RTEMS 4.10.2 On-Line Library

File and Directory Commands ln - make links

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3.2.9: ln - make links


ln [-fhinsv] source_file [target_file]
ln [-fhinsv] source_file ... target_dir


The ln utility creates a new directory entry (linked file) which has the same modes as the original file. It is useful for maintaining multiple copies of a file in many places at once without using up storage for the ``copies''; instead, a link ``points'' to the original copy. There are two types of links; hard links and symbolic links. How a link ``points'' to a file is one of the differences between a hard or symbolic link.

The options are as follows:

Unlink any already existing file, permitting the link to occur.
If the target_file or target_dir is a symbolic link, do not follow it. This is most useful with the -f option, to replace a symlink which may point to a directory.
Cause ln to write a prompt to standard error if the target file exists. If the response from the standard input begins with the character `y' or `Y', then unlink the target file so that the link may occur. Otherwise, do not attempt the link. (The -i option overrides any previous -f options.)
Same as -h, for compatibility with other ln implementations.
Create a symbolic link.
Cause ln to be verbose, showing files as they are processed.

By default ln makes hard links. A hard link to a file is indistinguishable from the original directory entry; any changes to a file are effective independent of the name used to reference the file. Hard links may not normally refer to directories and may not span file systems.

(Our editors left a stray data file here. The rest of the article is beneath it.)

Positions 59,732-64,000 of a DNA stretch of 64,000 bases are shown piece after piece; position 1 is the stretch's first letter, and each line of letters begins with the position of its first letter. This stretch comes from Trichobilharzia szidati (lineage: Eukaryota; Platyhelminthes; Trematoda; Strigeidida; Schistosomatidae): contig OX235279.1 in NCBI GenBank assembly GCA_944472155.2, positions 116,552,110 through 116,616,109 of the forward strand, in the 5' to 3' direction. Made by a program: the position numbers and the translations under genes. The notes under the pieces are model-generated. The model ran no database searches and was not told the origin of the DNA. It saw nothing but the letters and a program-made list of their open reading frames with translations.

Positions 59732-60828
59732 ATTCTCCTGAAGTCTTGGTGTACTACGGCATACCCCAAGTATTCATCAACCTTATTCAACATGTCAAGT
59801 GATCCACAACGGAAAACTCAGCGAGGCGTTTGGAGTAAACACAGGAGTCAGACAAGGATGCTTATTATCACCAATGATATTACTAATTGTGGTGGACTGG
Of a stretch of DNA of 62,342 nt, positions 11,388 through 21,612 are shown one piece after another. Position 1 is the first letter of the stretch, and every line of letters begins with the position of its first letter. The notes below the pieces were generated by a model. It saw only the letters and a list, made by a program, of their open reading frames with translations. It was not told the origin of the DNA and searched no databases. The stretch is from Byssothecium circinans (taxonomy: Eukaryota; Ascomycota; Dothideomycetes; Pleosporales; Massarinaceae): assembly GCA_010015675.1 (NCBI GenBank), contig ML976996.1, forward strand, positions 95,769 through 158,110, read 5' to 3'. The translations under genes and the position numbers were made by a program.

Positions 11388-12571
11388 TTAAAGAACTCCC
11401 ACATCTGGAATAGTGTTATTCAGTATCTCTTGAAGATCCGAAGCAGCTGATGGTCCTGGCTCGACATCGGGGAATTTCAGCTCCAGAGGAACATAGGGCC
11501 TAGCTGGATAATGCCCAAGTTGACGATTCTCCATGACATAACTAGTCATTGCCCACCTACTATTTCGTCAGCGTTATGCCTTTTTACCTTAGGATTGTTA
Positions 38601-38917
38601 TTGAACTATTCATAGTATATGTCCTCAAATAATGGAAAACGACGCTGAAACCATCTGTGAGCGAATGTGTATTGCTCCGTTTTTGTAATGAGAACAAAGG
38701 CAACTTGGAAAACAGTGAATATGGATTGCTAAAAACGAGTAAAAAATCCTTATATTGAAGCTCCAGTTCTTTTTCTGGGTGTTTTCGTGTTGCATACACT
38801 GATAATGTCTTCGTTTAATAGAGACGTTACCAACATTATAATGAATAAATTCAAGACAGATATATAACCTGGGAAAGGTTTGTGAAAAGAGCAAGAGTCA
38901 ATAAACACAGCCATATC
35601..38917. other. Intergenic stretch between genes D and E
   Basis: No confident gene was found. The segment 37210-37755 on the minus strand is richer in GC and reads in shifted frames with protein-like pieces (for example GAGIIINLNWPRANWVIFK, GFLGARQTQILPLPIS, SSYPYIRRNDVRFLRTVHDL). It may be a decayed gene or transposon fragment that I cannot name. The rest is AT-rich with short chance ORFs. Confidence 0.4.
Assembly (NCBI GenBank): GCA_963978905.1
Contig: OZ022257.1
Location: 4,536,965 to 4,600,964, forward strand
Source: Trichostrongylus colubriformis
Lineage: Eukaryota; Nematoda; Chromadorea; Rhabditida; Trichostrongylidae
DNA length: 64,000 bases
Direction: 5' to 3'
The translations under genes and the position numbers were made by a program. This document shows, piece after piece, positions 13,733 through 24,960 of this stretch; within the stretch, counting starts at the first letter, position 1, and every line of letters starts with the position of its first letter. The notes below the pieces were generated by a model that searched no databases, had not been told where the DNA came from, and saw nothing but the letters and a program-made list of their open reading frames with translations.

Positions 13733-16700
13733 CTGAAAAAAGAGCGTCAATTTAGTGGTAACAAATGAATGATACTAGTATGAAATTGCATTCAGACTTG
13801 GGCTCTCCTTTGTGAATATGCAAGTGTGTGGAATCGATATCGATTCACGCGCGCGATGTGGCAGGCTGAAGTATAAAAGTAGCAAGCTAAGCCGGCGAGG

A symbolic link contains the name of the file to which it is linked. The referenced file is used when an open operation is performed on the link. A stat on a symbolic link will return the linked-to file; an lstat must be done to obtain information about the link. The readlink call may be used to read the contents of a symbolic link. Symbolic links may span file systems and may refer to directories.

Given one or two arguments, ln creates a link to an existing file source_file. If target_file is given, the link has that name; target_file may also be a directory in which to place the link; otherwise it is placed in the current directory. If only the directory is specified, the link will be made to the last component of source_file.

Given more than two arguments, ln makes links in target_dir to all the named source files. The links made will have the same name as the files being linked to.


The ln utility exits 0 on success, and >0 if an error occurs.




SHLL [/] ln -s /dev/console /dev/con1


This command is included in the default shell command set. When building a custom command set, define CONFIGURE_SHELL_COMMAND_LN to have this command included.

This command can be excluded from the shell command set by defining CONFIGURE_SHELL_NO_COMMAND_LN when all shell commands have been configured.


The ln command is implemented by a C language function which has the following prototype:

int rtems_shell_rtems_main_ln(
  int    argc,
  char **argv

The configuration structure for the ln has the following prototype:

extern rtems_shell_cmd_t rtems_shell_LN_Command;


The implementation and portions of the documentation for this command are from NetBSD 4.0.

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